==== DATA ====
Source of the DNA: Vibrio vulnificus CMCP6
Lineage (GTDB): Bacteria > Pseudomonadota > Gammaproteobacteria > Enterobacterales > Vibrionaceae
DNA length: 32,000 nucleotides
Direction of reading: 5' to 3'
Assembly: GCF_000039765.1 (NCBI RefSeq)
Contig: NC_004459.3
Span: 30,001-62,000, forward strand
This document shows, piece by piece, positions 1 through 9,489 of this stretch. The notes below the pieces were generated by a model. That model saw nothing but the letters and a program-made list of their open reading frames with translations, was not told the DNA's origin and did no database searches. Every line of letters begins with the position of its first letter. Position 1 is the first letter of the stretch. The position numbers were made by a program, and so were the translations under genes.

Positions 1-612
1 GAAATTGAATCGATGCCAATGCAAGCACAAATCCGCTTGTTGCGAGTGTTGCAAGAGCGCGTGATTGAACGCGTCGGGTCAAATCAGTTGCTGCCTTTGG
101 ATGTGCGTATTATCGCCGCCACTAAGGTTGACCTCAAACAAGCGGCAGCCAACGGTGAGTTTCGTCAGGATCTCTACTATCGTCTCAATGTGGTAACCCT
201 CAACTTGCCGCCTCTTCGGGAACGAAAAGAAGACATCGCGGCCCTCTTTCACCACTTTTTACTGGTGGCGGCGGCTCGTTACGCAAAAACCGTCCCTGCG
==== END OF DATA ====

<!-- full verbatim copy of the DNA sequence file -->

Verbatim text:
Source of the DNA: Vibrio vulnificus CMCP6
Lineage (GTDB): Bacteria > Pseudomonadota > Gammaproteobacteria > Enterobacterales > Vibrionaceae
DNA length: 32,000 nucleotides
Direction of reading: 5' to 3'
Assembly: GCF_000039765.1 (NCBI RefSeq)
Contig: NC_004459.3
Span: 30,001-62,000, forward strand
This document shows, piece by piece, positions 1 through 9,489 of this stretch. The notes below the pieces were generated by a model. That model saw nothing but the letters and a program-made list of their open reading frames with translations, was not told the DNA's origin and did no database searches. Every line of letters begins with the position of its first letter. Position 1 is the first letter of the stretch. The position numbers were made by a program, and so were the translations under genes.

Positions 1-612
1 GAAATTGAATCGATGCCAATGCAAGCACAAATCCGCTTGTTGCGAGTGTTGCAAGAGCGCGTGATTGAACGCGTCGGGTCAAATCAGTTGCTGCCTTTGG
101 ATGTGCGTATTATCGCCGCCACTAAGGTTGACCTCAAACAAGCGGCAGCCAACGGTGAGTTTCGTCAGGATCTCTACTATCGTCTCAATGTGGTAACCCT
201 CAACTTGCCGCCTCTTCGGGAACGAAAAGAAGACATCGCGGCCCTCTTTCACCACTTTTTACTGGTGGCGGCGGCTCGTTACGCAAAAACCGTCCCTGCG